The Buddha in the Attic and over one million other books are available for Amazon Kindle. Learn more
CDN$ 27.20
  • List Price: CDN$ 34.00
  • You Save: CDN$ 6.80 (20%)
Only 1 left in stock (more on the way).
Ships from and sold by Amazon.ca.
Gift-wrap available.
Quantity:1
Add to Cart
Have one to sell?
Flip to back Flip to front
Listen Playing... Paused   You're listening to a sample of the Audible audio edition.
Learn more
See this image

The Buddha in the Attic Audio CD – Audiobook, Unabridged


See all 17 formats and editions Hide other formats and editions
Amazon Price New from Used from
Kindle Edition
"Please retry"
Audio CD, Audiobook, Unabridged
"Please retry"
CDN$ 27.20
CDN$ 27.20 CDN$ 20.70

Join Amazon Student in Canada



Customers Who Bought This Item Also Bought

NO_CONTENT_IN_FEATURE

Product Details

  • Audio CD
  • Publisher: Random House Audio; Unabridged edition (Aug. 23 2011)
  • Language: English
  • ISBN-10: 030794073X
  • ISBN-13: 978-0307940735
  • Product Dimensions: 15 x 13 x 2.8 cm
  • Shipping Weight: 68 g
  • Average Customer Review: 4.2 out of 5 stars  See all reviews (5 customer reviews)
  • Amazon Bestsellers Rank: #928,921 in Books (See Top 100 in Books)


Inside This Book (Learn More)
Browse and search another edition of this book.
Browse Sample Pages
Front Cover | Copyright | Excerpt
Search inside this book:

What Other Items Do Customers Buy After Viewing This Item?

Customer Reviews

4.2 out of 5 stars
5 star
1
4 star
4
3 star
0
2 star
0
1 star
0
See all 5 customer reviews
Share your thoughts with other customers

Most helpful customer reviews

1 of 1 people found the following review helpful By Louise Jolly TOP 50 REVIEWER on May 1 2012
Format: Hardcover
Story Description:

Winner of the PEN/Faulkner Award for Fiction
National Book Award and Los Angeles Times Book Prize Finalist
A New York Time Notable Book

A gorgeous novel by the celebrated author of When the Emperor Was Divine that tells the story of young women brought from Japan to San Francisco as "picture brides" nearly a century ago. In eight unforgettable sections, The Buddha in the Attic traces the extraordinary lives of these women, from their arduous journeys by boat, to their arrival in San Francisco and their tremulous first nights as new wives; from their experiences raising children who would later reject their culture and language, to the deracinating arrival of war. Once again, Julie Otsuka has written a spellbinding novel about identity and loyalty, and what it means to be an American in uncertain times.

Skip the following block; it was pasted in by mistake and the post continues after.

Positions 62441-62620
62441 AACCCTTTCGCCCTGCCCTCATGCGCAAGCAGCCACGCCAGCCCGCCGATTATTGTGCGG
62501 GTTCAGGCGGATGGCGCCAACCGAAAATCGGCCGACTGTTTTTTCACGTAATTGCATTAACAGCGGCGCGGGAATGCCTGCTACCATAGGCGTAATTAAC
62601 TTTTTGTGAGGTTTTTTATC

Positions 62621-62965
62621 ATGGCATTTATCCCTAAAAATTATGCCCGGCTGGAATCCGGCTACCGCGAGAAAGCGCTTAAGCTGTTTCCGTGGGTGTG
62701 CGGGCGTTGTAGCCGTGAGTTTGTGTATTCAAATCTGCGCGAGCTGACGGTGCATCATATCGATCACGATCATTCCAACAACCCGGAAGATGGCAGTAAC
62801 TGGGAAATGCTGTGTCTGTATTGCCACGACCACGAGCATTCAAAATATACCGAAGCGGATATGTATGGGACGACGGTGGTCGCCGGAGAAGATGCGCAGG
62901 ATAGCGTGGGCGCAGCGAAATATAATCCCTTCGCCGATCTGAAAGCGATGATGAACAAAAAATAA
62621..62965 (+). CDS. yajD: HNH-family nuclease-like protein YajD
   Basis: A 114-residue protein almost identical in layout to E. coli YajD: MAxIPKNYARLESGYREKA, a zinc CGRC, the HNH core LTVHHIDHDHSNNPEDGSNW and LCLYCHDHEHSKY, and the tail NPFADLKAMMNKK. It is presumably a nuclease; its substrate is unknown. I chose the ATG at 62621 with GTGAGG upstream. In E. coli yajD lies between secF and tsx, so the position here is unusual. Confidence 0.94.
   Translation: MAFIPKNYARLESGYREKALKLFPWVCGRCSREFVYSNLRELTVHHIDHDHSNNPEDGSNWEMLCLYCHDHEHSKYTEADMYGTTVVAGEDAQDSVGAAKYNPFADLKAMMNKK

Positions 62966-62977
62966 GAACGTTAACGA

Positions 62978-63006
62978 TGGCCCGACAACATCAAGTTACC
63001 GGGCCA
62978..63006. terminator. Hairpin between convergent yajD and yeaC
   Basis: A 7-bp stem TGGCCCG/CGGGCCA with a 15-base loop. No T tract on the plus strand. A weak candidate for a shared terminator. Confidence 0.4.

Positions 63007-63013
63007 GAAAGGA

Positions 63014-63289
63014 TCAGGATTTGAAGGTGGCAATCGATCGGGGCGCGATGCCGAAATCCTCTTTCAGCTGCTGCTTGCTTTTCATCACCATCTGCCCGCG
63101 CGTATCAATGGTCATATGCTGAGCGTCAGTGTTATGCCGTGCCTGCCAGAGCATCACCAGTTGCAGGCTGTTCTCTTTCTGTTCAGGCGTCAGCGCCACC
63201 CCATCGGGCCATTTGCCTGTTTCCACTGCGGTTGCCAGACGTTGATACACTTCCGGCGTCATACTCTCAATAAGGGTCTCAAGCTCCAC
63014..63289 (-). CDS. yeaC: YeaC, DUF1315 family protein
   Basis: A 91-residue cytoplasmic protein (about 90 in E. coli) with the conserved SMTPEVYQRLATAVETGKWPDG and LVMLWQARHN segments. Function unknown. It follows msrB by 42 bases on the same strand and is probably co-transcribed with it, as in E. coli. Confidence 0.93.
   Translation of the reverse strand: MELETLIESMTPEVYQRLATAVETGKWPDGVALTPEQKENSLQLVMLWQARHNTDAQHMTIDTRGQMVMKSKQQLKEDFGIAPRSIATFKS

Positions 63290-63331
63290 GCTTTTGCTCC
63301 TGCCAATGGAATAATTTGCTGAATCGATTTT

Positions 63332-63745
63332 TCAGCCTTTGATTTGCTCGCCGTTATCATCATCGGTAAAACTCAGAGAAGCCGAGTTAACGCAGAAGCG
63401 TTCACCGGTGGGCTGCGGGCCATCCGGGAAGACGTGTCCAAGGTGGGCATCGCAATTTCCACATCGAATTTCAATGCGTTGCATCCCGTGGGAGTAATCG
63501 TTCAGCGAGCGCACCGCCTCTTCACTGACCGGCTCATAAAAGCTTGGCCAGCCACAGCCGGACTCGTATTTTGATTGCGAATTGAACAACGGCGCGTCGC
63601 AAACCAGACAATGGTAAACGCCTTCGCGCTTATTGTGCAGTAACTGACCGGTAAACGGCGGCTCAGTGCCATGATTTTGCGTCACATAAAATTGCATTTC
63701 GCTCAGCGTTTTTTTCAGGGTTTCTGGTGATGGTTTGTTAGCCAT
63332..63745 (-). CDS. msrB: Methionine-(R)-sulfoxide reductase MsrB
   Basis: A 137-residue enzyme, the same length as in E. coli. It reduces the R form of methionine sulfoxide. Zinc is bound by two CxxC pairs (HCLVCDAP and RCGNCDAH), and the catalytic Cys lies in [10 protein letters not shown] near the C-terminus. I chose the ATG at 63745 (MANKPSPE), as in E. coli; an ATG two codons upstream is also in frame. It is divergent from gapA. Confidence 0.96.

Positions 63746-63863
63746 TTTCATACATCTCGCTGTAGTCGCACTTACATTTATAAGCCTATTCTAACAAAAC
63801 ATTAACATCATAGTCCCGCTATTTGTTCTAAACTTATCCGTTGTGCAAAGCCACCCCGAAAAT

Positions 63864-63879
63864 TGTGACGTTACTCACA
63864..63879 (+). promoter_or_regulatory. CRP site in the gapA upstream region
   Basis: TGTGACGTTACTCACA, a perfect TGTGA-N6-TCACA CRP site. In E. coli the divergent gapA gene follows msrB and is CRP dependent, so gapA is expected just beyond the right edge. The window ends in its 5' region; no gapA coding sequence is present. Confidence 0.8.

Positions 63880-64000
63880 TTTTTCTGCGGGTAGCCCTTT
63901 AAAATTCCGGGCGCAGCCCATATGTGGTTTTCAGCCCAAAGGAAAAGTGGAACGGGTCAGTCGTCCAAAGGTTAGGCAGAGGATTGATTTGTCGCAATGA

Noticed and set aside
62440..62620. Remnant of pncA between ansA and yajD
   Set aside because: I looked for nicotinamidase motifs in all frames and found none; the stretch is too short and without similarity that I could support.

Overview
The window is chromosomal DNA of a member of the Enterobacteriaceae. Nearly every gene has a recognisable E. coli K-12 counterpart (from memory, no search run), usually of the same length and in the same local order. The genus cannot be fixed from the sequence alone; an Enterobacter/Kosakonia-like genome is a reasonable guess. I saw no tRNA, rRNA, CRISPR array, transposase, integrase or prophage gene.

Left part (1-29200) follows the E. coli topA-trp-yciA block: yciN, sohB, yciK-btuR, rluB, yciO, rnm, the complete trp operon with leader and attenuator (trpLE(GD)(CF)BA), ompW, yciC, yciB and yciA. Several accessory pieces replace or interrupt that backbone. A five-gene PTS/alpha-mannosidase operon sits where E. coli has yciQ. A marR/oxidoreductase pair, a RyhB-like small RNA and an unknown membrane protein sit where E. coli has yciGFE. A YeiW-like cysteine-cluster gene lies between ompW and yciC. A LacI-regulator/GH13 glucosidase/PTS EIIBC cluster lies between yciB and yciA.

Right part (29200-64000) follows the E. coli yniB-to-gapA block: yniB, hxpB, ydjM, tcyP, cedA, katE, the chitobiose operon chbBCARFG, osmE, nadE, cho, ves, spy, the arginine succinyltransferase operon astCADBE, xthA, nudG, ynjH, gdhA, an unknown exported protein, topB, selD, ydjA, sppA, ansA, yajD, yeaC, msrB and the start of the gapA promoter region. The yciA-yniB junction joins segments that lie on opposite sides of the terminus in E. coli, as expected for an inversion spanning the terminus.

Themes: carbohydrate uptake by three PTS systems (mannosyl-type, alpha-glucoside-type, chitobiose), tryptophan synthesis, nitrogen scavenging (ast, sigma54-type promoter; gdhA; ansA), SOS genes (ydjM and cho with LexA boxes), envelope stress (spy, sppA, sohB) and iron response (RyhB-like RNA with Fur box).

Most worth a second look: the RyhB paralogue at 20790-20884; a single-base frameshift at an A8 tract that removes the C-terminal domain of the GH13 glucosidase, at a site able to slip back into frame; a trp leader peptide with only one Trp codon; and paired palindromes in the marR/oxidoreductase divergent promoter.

My Review:

A group of young women from Japan are on a boat headed for San Francisco to meet their new husbands. They are picture brides, arranged marriages by a matchmaker Little did they know that the photo's they had been sent in Japan were 20 years old and the beautifully written letters they received from their new "American husbands" weren't from them at all. They were from people hired to write the letters that were full of promises but all lies. The men were not teachers, bankers and other career men but instead simple roaming farm hands.

The first night they were met at the boat, their new husbands walked them gently and carefully until under the cover of darkness in hotel rooms were the sexual contact was rough, painful, and indecent. Their hopes and dreams for a better life in America were soon dashed.
Read more ›